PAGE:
Limmer was one of the targets of a statement by first lady Gwen Walz at a gun safety rally during session: “There are seven senators sitting in seats where Tim Walz won, and they are Republican. And we are coming!” (There were actually 10 districts Walz won — the Gwen 10? — that are represented by Republicans.)

Seeing Limmer as a possible pickup shows just how limited the map of DFL targets is for 2020. The same “reach” category includes GOP Sent. Karin Housley, an incumbent who won District 39 easily, and the 20th, where Trump won handily but where the effect of tariffs on farm economies could become an issue. The incumbent, Rich Draheim, won with 52 percent of the vote in 2016.

GOP looks to northern Minnesota

Besides Little, the GOP has an equally small list of targets. But Republicans also have the advantage of needing only to defend seats to keep the majority for the 2021 session. Picking up Little’s seat would provide a cushion, and the numbers in his district favor the GOP, so much so that it raises the question: How did he ever win?

Trump won the district in 2016 with 59 percent of the vote. Both House seats went GOP in 2016 and in 2018, rare Republican wins in that year’s DFL’s sweep of the suburbs. Both Walz and Angie Craig also got less votes than their opponents in the district in 2018. 

State Sen. Kent Eken
State Sen. Kent Eken
In addition to Little, the GOP is targeting several seats in northern Minnesota, including the Iron Range, and the exurbs of the Twin Cities. DFL Sens. Kent Eken of Twin Valley and David Tomassoni of Chisholm won easily in 2016, though Trump carried both of their districts.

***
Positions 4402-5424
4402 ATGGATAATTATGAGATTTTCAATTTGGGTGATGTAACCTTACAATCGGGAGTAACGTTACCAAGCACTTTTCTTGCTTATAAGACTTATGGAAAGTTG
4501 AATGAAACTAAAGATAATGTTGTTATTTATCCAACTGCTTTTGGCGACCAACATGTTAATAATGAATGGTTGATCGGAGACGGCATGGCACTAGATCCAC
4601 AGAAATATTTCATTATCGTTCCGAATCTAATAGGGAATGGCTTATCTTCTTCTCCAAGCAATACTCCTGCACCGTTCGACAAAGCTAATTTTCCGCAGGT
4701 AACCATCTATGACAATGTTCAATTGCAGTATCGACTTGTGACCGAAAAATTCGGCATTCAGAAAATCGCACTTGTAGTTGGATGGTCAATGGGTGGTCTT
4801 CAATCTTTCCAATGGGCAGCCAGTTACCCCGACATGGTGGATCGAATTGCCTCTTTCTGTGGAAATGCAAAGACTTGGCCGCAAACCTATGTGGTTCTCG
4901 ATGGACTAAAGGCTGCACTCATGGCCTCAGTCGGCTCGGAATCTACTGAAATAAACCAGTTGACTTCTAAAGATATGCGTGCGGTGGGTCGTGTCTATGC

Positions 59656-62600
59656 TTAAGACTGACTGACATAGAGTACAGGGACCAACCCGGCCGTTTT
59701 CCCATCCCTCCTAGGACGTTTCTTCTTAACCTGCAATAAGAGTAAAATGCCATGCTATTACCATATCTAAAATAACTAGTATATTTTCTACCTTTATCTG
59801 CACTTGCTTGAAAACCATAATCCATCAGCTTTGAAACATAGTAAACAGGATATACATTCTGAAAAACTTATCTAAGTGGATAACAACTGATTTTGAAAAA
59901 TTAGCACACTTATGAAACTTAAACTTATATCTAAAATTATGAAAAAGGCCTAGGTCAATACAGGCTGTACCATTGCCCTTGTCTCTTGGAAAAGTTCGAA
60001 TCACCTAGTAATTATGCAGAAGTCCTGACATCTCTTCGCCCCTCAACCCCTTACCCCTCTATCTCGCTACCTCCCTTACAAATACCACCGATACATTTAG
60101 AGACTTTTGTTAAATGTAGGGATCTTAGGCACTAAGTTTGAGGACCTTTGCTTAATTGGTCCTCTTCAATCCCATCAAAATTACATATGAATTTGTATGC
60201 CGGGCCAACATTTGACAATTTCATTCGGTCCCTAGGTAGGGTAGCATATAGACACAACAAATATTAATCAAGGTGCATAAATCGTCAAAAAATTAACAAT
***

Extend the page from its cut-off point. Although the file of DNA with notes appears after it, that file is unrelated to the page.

Other Trump districts with DFL winners are the 27th, represented by Sen. Dan Sparks of Austin; the 37th, represented by Sen. Jerry Newton of Coon Rapids; and the 54th, home to Sen. Karla Bigham of Cottage Grove. All three saw a split in the districts’ House seats in 2018. All would be considered a reach for Republicans if DFL incumbents run again.

Of course, there are several factors numbers can’t define: the quality of the individual candidates, their roots in the district and their work ethic. Bakk, for example, won his seat with 61 percent in 2016, 11 percentage points above Clinton, who carried District 3 by just 280 votes.

Two other issues will also come into play. The first is retirements of incumbents who have won by outperforming the candidates from the other party. The second is the presidential election, and to a lesser degree the congressional campaigns. 

Trump’s re-election bid is expected to dominate the election. Anderson, for example, can run another good campaign and still not be able to overcome the impact of Trump. At the same time, a Democratic candidate seen as hostile to mining or pipelines could drag down even the strongest DFL candidate in northern Minnesota.